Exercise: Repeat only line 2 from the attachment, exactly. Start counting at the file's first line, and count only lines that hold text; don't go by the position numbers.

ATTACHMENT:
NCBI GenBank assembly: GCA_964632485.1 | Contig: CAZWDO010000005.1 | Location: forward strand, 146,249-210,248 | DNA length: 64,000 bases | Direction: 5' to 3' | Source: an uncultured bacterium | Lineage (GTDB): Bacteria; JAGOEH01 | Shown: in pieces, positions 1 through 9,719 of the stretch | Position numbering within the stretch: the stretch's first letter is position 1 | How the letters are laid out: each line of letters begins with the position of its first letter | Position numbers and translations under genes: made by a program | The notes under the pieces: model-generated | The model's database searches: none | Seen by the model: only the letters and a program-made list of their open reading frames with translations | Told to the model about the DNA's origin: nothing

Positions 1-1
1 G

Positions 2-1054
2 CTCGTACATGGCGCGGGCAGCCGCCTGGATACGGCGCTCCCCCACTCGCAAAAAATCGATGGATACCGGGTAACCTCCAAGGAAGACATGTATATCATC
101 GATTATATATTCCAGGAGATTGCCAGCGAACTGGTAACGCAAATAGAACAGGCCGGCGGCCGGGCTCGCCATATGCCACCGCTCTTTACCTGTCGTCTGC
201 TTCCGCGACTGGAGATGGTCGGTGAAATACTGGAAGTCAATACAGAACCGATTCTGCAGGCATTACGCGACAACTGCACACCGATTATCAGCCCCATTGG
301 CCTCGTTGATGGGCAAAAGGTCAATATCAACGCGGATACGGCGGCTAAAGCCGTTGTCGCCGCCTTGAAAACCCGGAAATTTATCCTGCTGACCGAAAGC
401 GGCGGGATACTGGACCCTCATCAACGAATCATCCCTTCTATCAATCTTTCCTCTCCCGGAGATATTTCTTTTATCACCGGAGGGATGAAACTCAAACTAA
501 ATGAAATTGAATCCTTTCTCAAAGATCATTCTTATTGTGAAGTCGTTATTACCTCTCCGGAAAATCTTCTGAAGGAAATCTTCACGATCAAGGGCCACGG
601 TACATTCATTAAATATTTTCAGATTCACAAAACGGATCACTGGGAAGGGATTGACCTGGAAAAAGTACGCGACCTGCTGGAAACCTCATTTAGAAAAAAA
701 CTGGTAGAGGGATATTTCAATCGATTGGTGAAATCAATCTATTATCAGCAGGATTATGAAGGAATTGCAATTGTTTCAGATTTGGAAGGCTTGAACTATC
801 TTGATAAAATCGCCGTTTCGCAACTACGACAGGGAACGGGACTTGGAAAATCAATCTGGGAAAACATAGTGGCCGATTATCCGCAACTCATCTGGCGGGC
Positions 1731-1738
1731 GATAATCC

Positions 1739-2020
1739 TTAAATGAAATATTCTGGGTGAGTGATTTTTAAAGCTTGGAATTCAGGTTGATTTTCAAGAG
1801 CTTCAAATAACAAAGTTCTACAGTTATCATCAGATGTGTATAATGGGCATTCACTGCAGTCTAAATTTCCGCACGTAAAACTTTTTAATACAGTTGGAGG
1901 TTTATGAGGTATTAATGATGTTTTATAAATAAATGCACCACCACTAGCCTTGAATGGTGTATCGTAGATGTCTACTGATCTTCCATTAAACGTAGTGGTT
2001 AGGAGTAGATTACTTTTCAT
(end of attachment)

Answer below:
Positions 1-1